Last time, the topic of discussion was my dad. Today I want to continue that train of thought, but move on to how my understanding of family has changed my faith over the years.
Let it be noted at the onset that I don’t consider myself an especially religious person. I grew up in Catholic schools. My parents didn’t actively practice anything, but they were vaguely christian and we were in the bible belt, so I was marinated in judeo-christian values. In school, we had a daily religion class, where we learned all about God and the bible and things outlined in the catechism. We saw the priest twice a week in mass and once a month during the religion class. The priest and teachers always referred to God the same way: God the father, Jesus the son, and the Holy Spirit.
Because of that language, my understanding of God was tied to my relationship with my dad. When things were okay, then God must be okay. When life was stressful, or mom and dad were fighting a lot, I didn’t feel like God was very nice. Every time dad threatened to move out and started packing his clothes into bags, it felt like the world was going to be flooded or the city would be destroyed with fire. It wasn’t that I imagined my dad was God, of course. God had a beard and lived in the sky, everyone knows that. More that my dad was doing what God would do, because they were both my father.
As a teenager, I didn’t get along with my parents very well. Shocking. But as a result of that, and finding new friends in high school who also questioned the faith, I was starting to have some pretty serious doubts about God. Being the awkward, non-catholic nerd in a catholic elementary school full of future college athletes didn’t hurt matters, either. I still went to youth groups, especially if whichever girl I was chasing also went, and performed in both youth and liturgical choirs, but there wasn’t really any faith there. I was an atheist keeping up appearances for social reasons, and not really doing a very good job of it.
I went to college, continued associating with atheists, dated a number of people who were practitioners of various religious to varying degrees, and then met my wife. She’s what I’ve come to think of as a new-school Catholic, the people who are more into forgiveness and kindness than reminding people they’re sinners who are damned to hell if they smell bacon on a Friday. It’s quite a change from the atmosphere I knew in school, when God’s followers handed out demerits for tardiness, untucked shirts, forgotten belts, and long hair.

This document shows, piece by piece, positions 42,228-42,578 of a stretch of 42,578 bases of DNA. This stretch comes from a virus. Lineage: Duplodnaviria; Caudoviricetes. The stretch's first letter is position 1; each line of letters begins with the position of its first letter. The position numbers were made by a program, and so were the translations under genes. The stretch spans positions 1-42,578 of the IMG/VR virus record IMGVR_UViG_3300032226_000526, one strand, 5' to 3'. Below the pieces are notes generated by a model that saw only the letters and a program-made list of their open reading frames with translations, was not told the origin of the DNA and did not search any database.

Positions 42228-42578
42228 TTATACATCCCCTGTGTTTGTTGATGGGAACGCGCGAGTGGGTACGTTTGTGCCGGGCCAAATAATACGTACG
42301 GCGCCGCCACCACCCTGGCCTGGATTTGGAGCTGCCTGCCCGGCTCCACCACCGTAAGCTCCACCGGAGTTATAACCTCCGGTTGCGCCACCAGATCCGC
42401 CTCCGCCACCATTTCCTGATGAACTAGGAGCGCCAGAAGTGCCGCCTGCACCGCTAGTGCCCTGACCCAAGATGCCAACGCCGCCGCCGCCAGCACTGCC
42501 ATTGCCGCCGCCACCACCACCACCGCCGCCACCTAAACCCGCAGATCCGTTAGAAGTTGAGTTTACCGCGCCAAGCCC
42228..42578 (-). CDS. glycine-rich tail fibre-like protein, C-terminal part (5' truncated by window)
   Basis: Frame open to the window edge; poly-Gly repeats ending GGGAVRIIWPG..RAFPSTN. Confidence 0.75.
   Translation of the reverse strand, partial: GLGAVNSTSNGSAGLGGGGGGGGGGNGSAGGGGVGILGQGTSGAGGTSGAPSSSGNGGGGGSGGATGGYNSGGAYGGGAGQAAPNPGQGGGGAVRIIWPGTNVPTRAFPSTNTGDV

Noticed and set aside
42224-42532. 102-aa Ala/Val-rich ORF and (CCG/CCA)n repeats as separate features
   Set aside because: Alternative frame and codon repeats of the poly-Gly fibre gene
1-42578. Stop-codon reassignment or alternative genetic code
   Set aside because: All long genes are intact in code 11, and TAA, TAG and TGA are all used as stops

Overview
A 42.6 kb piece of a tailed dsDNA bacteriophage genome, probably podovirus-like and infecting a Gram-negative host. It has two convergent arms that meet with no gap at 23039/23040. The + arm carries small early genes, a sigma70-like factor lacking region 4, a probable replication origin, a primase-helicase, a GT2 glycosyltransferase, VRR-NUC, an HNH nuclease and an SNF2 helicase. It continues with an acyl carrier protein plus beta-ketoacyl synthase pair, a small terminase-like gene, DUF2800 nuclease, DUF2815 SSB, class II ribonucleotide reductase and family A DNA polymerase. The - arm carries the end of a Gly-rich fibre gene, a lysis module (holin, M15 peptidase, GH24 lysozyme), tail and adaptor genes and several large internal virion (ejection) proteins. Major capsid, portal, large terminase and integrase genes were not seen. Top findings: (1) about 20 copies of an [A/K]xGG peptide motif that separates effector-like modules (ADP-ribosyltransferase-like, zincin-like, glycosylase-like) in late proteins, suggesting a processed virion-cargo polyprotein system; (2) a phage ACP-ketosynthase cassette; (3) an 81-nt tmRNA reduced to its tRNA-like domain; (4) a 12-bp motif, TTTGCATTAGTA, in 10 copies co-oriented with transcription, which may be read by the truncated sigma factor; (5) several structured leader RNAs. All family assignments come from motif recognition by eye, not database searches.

There are two major differences I’ve observed that I think correlate with whether or not people can be Christian. The first is the nature of their family. People who come from small or angry families seem to struggle more with Christian belief than people from larger or happier families. It might be a cause-and-effect relationship, or they both might be expressions of something else, but it seems like there is a correlation of some sort. The second difference is how happy they are with their lives. Again, I can’t speak to causation, but the people I know who identify as Christian seem to be generally happy with their lots. I mention both of those causes because there does seem to be a causal relationship between happy family and happy adulthood, which leads me to believe the nature of family is very strongly related with faith.
Agree with my observations, or disagree. None of those correlations are one-to-one, but I have observed them. For the record, my understanding of God is no longer affected by my relationship with my father, but it seems like my relationship with my father is affected by my faith. Given the stress and loss I’ve lived through in the last year, I don’t believe in Don Miller’s vending machine god anymore. I don’t see a bearded man in the sky who smells like cigarettes. I imagine a being filled with hope that all of his creatures will live in harmony, and learn how to enjoy the time they have on this earth. I imagine that hopefulness is there even in spite of the intense sadness that comes from our constant and continued failings, because there’s almost always a second chance. I don’t think God is interested in whether or not we wear belts or cover bra straps, and I can’t imagine there’s any anger when we have a burger on Fridays or a bagel before Mass.